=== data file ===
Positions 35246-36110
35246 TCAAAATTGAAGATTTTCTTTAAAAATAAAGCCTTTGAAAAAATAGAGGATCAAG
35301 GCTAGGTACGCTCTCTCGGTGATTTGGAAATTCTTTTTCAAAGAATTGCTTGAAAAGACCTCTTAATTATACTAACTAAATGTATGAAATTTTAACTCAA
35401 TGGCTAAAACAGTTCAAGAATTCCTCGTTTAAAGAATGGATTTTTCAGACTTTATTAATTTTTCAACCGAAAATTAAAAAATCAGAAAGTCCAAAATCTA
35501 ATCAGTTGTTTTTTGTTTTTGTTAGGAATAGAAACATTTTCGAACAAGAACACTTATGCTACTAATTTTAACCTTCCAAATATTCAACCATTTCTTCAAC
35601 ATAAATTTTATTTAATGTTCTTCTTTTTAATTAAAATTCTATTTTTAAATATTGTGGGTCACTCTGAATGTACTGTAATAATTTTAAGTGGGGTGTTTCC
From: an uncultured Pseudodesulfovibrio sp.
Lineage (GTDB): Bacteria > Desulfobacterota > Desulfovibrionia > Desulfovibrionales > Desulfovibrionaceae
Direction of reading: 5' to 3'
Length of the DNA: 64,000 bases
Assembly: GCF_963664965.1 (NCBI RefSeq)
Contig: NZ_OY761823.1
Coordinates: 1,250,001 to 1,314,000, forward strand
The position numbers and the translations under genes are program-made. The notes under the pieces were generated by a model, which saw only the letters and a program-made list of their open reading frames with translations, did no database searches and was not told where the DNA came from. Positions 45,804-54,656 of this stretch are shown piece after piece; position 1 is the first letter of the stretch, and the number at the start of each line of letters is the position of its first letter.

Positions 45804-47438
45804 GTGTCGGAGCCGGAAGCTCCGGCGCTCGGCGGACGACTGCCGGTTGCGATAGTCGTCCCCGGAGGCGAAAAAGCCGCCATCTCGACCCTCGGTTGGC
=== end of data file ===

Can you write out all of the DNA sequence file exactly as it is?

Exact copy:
Positions 35246-36110
35246 TCAAAATTGAAGATTTTCTTTAAAAATAAAGCCTTTGAAAAAATAGAGGATCAAG
35301 GCTAGGTACGCTCTCTCGGTGATTTGGAAATTCTTTTTCAAAGAATTGCTTGAAAAGACCTCTTAATTATACTAACTAAATGTATGAAATTTTAACTCAA
35401 TGGCTAAAACAGTTCAAGAATTCCTCGTTTAAAGAATGGATTTTTCAGACTTTATTAATTTTTCAACCGAAAATTAAAAAATCAGAAAGTCCAAAATCTA
35501 ATCAGTTGTTTTTTGTTTTTGTTAGGAATAGAAACATTTTCGAACAAGAACACTTATGCTACTAATTTTAACCTTCCAAATATTCAACCATTTCTTCAAC
35601 ATAAATTTTATTTAATGTTCTTCTTTTTAATTAAAATTCTATTTTTAAATATTGTGGGTCACTCTGAATGTACTGTAATAATTTTAAGTGGGGTGTTTCC
From: an uncultured Pseudodesulfovibrio sp.
Lineage (GTDB): Bacteria > Desulfobacterota > Desulfovibrionia > Desulfovibrionales > Desulfovibrionaceae
Direction of reading: 5' to 3'
Length of the DNA: 64,000 bases
Assembly: GCF_963664965.1 (NCBI RefSeq)
Contig: NZ_OY761823.1
Coordinates: 1,250,001 to 1,314,000, forward strand
The position numbers and the translations under genes are program-made. The notes under the pieces were generated by a model, which saw only the letters and a program-made list of their open reading frames with translations, did no database searches and was not told where the DNA came from. Positions 45,804-54,656 of this stretch are shown piece after piece; position 1 is the first letter of the stretch, and the number at the start of each line of letters is the position of its first letter.

Positions 45804-47438
45804 GTGTCGGAGCCGGAAGCTCCGGCGCTCGGCGGACGACTGCCGGTTGCGATAGTCGTCCCCGGAGGCGAAAAAGCCGCCATCTCGACCCTCGGTTGGC